Those surveyed could be responding to increased company diligence to eliminate logins and passwords of employees immediately upon their termination. Companies are also improving their data encryption, and many have dedicated IT security personnel that help prevent former employees from taking information with them when they leave.
The survey respondents reported a 21% increase, from 19% to 23%, in retail security incidents caused by current service providers, consultants, and contractors, also known as third parties.
Third party contractors include any outside organization hired by a company. Third parties run the gamut from lawyers, to electricity providers, to security providers.
As reported by Krebs on Security, the 2013 Target heist that compromised the credit and debit accounts of millions of people was orchestrated through network credentials stolen from one of their Heating, Ventilation and Air Conditioning Contractors.
Cloud security risks can also rise when a retailer uses a third party vendor, since the retailer rarely knows the veracity of the vendor's employees and partners.
The GSISS attributes 21% of retail security incidents to hackers in 2015, up from 20% in 2014.
Hackers perpetrate direct attacks. Their goals are as numerous as they are varied. They can be nation-states, lone wolves, and hacktivists, who break into databases on what they see as benevolent missions.
Hackers break into databases to steal personal identities and financial information as an act of theft. Most hacking is done for profit, but some people hack for the personal challenge of breaking into systems that are thought to be secure.
The collective “Anonymous” hacks to fight perceived internet censorship. Hackers might have political motivations, and target electrical grids or other civic infrastructure.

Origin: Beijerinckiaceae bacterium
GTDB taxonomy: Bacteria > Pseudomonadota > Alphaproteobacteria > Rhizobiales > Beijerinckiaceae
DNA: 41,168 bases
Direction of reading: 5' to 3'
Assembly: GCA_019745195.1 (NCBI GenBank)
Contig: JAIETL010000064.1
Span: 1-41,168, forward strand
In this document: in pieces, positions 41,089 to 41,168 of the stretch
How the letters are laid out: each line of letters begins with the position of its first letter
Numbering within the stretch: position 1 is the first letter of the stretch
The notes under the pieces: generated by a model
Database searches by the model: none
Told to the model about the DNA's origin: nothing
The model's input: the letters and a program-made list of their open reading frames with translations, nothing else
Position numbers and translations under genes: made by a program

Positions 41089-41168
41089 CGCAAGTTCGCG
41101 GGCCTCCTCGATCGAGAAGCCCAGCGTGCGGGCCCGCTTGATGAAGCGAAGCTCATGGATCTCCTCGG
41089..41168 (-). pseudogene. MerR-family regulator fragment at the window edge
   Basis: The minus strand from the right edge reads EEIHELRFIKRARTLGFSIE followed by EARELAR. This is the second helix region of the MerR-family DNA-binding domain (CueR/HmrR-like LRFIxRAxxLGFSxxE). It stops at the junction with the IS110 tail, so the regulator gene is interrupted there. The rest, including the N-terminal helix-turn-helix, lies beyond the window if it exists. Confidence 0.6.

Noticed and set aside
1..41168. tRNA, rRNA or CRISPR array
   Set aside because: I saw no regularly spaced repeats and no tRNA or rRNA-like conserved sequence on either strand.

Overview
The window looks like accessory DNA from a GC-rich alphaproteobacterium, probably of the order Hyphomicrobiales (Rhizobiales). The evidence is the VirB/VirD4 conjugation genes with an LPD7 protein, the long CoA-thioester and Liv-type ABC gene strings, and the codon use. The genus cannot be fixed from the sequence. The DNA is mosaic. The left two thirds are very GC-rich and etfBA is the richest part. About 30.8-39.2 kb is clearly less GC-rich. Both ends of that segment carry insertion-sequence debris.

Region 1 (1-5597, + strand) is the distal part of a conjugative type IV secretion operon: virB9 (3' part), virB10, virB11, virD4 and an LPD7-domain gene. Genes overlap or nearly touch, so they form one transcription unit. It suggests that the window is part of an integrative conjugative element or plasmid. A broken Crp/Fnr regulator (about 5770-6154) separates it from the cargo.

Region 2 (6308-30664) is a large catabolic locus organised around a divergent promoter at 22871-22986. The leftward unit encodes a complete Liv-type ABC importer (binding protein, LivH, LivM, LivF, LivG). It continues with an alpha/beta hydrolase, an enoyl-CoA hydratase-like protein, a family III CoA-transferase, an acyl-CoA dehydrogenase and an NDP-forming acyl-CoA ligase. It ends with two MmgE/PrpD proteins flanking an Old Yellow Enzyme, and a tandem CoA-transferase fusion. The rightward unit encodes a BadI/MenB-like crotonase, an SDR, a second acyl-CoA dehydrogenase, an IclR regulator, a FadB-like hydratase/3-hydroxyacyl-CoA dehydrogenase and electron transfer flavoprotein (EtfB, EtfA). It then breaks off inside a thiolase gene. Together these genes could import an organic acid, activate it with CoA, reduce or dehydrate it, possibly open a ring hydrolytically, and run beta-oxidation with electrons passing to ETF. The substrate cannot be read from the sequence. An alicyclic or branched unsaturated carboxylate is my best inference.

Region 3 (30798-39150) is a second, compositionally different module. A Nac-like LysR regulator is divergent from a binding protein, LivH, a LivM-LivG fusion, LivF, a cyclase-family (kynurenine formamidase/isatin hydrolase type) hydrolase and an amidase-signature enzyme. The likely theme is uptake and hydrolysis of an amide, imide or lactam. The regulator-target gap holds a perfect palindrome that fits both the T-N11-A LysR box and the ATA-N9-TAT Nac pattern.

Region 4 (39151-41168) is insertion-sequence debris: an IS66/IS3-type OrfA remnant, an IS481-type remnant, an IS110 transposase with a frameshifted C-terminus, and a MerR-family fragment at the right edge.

In 2015, 21.5 million people had information stolen from the U.S. Office of Personnel Management by hackers. The New York Times reported the suspect is China, but it is unknown whether the crime was committed by the government or individuals.
Hackers also target intellectual property, or business secrets. As various segments of government and corporations have become more sophisticated in their ability to fend off cyber-attacks, hackers have sought to invade industries with less sophisticated cyber defenses.
In 2014 hackers compromised the point of sale system at Home Depot with custom built malware that breached the integrity of 56 million unique payment cards. It’s estimated the cost to Home Depot will be approximately $62 million.
In addition to retail and consumer firms, U.S. law firms have suffered increased hacker attacks in the United States because they are in possession of potentially lucrative information, and lag other professions in cyber security.
In a recent survey reported by Legal Tech News, less than half the law firms surveyed had intrusion detection systems, email encryption on all their services, or logs of employees who accessed public health information.
Those surveyed identified a minor increase, from to 18% in 2015 from 17% in 2014, of retail and consumer organization security incidents by organized crime, the final group identified in the GSISS report.
According to the report, some in the financial industry believe that increasingly, cybercrime is a collaborative effort between foreign nation states and organized crime.
The FBI reports a sampling of the organized criminal threats to the U.S. include groups from Africa who perpetrate financial schemes, Russian mobsters who moved to the U.S. after the collapse of the USSR, and Asian groups including the Japanese Boryokudan.
A white paper written by The RAND Corporation notes that black markets where data is sold are growing in complexity and size, and that hackers are morphing from random individuals to sophisticated, financially driven groups, often associated with traditional crime groups such as mafias and drug cartels.
The dangers are real, and the smart money is on those who exercise continuous vigilance on the cyberfront.